Halloween Countdown: 4 - The Curse of Frankenstein (1957)

When I was pretty young I was given my first TV for my bedroom. It was a small TV (tiny by today’s standards), with a black and white picture, an aerial in the top that needed adjusting constantly and a rotating knob to tune in the channels. It was ancient even when I got it but I loved it. It sat at the end of my cabin bed and for a kid in the late 80s was the best thing ever. I was easily pleased.

I vividly remember listening for my parents to go to bed and then switching the little black and white TV on and sitting way to close, so I could watch it with the volume turned way down. I must have watched all kinds of things but two images stand out in my mind. The first was my introduction to Rocky, when Rocky 3 was playing late one night. The other was my introduction to Hammer and it scared the hell out of me.

I tuned in a channel and I could hear the smooth tones of, who I now know was, Peter Cushing. The picture came into focus and I see two men in period costume in heated debate. I wasn’t particularly interested but gave it a few minutes. Soon Peter Cushing storms out and walks into a lab, revealing a bandaged figure slowly lurching towards him. The figure reaches up and pulls the bandages from its face and in an instant reveals a broken and vile face. I literally jumped and turned the TV off. Yep, I chickened out and I doubt I slept well that night.

It wasn’t until years later when I saw the film again that I learned that I had been scared by Hammer’s “The Curse of Frankenstein” and Christopher Lee as the creature. Watching it now there are elements that are campy and the make-up effects haven’t aged well but I still think this film is fantastic and genuinely creepy and sinister. However, the things that affect me have changed over the years.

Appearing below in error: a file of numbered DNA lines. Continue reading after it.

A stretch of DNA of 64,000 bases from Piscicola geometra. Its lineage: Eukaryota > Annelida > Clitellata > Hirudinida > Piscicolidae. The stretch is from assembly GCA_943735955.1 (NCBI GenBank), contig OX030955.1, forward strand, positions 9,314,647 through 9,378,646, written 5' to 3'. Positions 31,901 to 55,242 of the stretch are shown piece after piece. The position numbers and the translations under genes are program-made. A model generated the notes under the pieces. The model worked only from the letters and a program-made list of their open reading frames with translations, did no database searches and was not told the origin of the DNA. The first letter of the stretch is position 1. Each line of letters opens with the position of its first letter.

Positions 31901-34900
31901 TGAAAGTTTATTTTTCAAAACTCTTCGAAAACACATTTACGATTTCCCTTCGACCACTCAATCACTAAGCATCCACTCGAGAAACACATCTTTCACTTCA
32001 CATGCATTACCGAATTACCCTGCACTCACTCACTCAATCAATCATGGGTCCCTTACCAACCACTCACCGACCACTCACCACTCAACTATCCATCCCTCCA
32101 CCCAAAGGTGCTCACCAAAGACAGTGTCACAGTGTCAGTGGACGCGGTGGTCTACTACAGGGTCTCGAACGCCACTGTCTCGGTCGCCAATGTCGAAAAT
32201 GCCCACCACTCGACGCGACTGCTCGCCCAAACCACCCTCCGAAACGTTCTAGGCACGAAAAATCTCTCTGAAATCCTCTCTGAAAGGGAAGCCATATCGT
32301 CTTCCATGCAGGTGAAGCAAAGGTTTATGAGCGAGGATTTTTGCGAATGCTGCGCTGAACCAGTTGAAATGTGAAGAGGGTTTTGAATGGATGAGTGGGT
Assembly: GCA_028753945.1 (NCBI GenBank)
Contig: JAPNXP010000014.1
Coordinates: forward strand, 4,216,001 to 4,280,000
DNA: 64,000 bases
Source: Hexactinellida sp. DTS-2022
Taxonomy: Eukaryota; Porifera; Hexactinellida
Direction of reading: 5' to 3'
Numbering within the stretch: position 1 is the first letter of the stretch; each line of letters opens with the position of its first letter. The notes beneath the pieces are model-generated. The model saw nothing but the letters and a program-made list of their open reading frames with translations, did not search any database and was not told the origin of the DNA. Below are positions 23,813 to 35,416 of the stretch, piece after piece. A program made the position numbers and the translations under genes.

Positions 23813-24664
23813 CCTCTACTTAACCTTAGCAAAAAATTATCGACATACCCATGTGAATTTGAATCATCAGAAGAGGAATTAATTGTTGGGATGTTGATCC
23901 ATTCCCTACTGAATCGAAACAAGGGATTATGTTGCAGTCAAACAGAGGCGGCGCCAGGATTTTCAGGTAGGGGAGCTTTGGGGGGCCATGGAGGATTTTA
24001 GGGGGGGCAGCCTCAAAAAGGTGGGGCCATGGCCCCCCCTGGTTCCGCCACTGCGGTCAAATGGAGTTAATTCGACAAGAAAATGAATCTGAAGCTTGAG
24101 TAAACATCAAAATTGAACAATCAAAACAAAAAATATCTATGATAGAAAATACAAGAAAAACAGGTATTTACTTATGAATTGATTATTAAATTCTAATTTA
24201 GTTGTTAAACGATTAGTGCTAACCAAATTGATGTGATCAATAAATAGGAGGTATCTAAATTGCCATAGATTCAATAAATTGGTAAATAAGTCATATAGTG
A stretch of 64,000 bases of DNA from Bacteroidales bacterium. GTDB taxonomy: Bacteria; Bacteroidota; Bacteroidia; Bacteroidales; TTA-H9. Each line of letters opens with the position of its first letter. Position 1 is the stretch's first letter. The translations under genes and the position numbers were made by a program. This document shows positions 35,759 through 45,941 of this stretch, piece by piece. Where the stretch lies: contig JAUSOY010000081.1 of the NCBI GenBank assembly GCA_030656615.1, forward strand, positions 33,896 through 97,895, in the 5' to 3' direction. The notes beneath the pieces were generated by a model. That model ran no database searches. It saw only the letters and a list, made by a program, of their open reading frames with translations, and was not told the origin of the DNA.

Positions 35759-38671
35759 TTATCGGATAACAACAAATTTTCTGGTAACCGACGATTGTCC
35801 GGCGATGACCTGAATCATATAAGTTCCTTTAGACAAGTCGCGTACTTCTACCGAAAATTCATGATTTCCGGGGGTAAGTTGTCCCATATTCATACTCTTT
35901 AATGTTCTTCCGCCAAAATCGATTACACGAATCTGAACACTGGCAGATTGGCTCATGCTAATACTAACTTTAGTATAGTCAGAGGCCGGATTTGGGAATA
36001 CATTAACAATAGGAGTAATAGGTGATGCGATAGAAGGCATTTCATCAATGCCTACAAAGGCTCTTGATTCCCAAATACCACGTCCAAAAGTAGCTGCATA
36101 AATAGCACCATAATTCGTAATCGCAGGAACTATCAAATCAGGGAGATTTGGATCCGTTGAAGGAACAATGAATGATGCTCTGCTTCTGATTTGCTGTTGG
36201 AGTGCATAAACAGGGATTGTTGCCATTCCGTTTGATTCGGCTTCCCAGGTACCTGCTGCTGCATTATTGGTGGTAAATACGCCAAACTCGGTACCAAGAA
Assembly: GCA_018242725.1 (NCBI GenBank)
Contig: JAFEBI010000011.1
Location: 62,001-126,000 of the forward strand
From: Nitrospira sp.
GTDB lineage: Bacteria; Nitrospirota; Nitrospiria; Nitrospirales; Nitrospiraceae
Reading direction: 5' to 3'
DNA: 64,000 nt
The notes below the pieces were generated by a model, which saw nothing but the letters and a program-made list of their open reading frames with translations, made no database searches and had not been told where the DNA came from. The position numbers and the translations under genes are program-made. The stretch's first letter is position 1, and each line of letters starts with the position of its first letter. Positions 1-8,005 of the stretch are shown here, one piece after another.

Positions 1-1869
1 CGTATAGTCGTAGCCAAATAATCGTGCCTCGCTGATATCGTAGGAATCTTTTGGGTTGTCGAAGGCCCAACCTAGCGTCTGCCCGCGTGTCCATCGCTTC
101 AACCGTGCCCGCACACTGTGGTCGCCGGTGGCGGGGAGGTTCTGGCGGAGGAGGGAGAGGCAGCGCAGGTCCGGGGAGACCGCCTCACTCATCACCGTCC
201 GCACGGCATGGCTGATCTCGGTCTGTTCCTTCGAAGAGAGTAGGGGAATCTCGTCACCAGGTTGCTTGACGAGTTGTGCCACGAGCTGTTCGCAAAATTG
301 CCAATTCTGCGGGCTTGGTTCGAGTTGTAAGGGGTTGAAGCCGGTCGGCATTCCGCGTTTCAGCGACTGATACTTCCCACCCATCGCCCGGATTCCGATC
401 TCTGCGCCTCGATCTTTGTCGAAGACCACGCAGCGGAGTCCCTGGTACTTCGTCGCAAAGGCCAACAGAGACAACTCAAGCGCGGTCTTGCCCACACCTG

Film historians have credited this with two note worth distinctions. This film is the first of the very successful Cushing / Lee on screen partnership. Also, many highlight that this film brought horror back in to favour after it had declined in the 40’s and early 50’s. A film and two great actors at the start of the British re-birth of Horror.

Peter Cushing as Victor Frankenstein is brilliant. He is smooth but driven; almost single minded in is obsession. He also comes across as cold and calculating to such an extent that I wonder if he is a sociopath. Throughout the film he treats people as if they are solely there for his benefit, helping him reach his goal. He kills, cheats and casts people aside with no remorse. Even in the final moment he is still screaming to be believed to save his life and be appreciated for the genius he is. There is so little consideration for the people he has hurt.

Watching it now I love this choice. The easier option is to make Victor a fallen or damaged hero. He would be someone trapped in an obsession but still loves his wife and eventually regrets what he has created, someone redeemable. Not this Victor, in this film Victor is the real villain.